Increasing the value of Hydropower through increased Flexibility
HydroFlex (Increasing the value of Hydropower through increased Flexibility) is a research and innovation action with a budget of €5,7m funded under the EU Horizon 2020 programme “H2020-EU.3.3.2 – Low-cost, low-carbon energy supply”. HydroFlex addresses the technology-specific challenge “Hydropower: Increasing flexibility of hydropower” of the Work Programme Topic “LCE-07-2016-2017 – Developing the next generation technologies of renewable electricity and heating/cooling”, which focuses on the need to develop new technologies, generators and turbine designs to increase the flexibility of hydropower plants while mitigating environmental impacts.
HydroFlex is running for four years (from May 1st 2018). It is coordinated by NTNU, the Norwegian University of Science and Technology, in Trondheim, Norway, and has in total 16 research and industry partners from five European countries.
The HydroFlex project aims towards scientific and technological breakthroughs to enable hydropower to operate with very high flexibility in order to utilise the full power and storage capability. The project will create the environmental, social and technical basis for successful future industrial developments by performing well-focused research and innovation activities on the key bottlenecks of hydropower units that restrict their operating range and limit their flexibility.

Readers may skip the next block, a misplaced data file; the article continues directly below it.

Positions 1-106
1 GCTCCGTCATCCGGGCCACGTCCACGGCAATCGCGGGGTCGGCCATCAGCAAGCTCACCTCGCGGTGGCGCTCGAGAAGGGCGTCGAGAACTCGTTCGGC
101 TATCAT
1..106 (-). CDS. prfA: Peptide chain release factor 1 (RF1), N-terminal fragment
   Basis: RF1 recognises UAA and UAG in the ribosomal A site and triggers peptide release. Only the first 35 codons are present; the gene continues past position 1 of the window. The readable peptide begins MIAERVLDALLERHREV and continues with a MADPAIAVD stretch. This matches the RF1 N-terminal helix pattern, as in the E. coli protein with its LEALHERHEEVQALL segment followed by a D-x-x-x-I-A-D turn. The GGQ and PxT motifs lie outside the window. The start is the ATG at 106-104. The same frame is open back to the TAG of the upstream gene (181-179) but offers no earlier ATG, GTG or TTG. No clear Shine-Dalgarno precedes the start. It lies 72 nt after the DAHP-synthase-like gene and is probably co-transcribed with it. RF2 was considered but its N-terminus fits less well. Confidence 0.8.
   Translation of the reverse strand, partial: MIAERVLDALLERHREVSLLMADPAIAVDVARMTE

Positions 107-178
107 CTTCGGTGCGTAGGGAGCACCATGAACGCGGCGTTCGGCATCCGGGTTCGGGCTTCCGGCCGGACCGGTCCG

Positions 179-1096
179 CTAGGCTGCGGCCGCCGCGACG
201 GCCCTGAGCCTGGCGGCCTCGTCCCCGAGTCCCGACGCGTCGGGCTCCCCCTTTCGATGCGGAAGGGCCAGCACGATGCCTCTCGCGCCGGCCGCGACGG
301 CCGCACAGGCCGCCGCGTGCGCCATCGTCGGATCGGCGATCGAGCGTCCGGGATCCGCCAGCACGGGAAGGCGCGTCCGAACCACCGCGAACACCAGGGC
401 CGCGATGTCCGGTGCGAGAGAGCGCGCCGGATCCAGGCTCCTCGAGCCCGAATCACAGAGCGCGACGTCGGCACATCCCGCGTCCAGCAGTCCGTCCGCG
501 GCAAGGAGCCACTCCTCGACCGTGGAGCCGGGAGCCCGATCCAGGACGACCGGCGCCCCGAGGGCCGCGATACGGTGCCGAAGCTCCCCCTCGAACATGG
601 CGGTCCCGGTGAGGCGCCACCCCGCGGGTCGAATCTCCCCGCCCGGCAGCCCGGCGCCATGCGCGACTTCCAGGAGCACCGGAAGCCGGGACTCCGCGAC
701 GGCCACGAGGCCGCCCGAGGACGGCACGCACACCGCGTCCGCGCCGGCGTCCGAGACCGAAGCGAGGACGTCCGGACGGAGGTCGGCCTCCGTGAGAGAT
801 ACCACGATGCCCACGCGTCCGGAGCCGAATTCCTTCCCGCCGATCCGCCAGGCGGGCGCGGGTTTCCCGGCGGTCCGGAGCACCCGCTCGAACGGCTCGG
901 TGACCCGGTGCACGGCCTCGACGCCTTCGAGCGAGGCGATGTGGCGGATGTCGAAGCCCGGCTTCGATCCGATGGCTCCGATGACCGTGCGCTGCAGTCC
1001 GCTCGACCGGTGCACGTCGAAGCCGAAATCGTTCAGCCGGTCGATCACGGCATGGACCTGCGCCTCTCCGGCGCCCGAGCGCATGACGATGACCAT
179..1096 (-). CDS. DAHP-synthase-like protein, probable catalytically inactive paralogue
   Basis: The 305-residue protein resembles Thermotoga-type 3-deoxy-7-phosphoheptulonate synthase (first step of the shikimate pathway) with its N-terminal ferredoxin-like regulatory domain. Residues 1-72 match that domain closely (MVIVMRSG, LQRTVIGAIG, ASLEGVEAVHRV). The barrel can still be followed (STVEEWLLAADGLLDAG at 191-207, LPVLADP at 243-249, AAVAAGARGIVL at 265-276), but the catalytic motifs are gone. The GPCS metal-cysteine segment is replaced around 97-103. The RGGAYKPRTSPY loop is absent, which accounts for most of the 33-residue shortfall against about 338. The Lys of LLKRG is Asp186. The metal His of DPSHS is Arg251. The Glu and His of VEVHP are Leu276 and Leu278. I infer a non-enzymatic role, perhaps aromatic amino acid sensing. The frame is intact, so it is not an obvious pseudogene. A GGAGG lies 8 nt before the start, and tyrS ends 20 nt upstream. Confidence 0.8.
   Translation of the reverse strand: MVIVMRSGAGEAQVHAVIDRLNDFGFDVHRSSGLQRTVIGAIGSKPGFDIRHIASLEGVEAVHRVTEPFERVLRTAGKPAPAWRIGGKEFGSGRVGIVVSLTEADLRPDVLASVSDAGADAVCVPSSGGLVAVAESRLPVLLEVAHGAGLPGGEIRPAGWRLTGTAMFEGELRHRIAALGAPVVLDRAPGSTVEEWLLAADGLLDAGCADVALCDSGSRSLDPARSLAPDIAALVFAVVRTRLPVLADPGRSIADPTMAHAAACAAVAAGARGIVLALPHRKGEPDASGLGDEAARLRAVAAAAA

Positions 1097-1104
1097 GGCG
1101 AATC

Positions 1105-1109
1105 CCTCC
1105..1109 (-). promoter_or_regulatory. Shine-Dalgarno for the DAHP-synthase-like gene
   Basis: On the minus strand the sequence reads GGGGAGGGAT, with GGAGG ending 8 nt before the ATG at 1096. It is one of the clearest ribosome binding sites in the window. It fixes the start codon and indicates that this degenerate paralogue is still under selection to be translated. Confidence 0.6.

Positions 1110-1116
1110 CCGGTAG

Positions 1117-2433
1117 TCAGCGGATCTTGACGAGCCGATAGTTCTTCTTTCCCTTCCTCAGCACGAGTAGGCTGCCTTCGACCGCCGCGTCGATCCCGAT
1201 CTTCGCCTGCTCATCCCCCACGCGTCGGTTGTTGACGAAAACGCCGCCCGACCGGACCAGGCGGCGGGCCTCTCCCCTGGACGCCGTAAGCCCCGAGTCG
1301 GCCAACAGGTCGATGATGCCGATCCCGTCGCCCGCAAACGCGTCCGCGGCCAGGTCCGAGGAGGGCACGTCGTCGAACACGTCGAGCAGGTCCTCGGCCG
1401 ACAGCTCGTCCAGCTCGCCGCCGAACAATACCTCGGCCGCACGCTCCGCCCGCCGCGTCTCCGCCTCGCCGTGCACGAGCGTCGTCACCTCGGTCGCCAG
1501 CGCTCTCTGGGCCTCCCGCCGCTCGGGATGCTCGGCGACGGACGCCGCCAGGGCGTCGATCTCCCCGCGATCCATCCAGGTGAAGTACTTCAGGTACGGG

The commitment made under the Paris Agreement to cut greenhouse gas emissions has been an important contributor to the increasing share of renewables in the European energy system. However, the variability of some renewable energy sources such as wind and solar poses a challenge when included in the energy system because it must be balanced by other energy sources. Hydropower, a renewable energy technology with a low carbon footprint, is such a balancing resource. Making hydropower more flexible will thus further increase its value in a future energy system. Therefore, the HydroFlex project focuses on key bottlenecks of hydropower plants that restrict their flexibility today while at the same time addressing the environmental and socio-economic impacts of increased flexibility.
The HydroFlex project is managed by the General Assembly, the Executive Board, the Dissemination and Exploitation Advisory Committee, and the Work Package Leaders. The Project Coordinator, NTNU, is the project’s interface with the European Commission.
The HydroFlex project uses five hydropower plants as reference sites for the research and innovation activities in the different work packages.
© Photographer Kristofer Ryde – NEGATIVE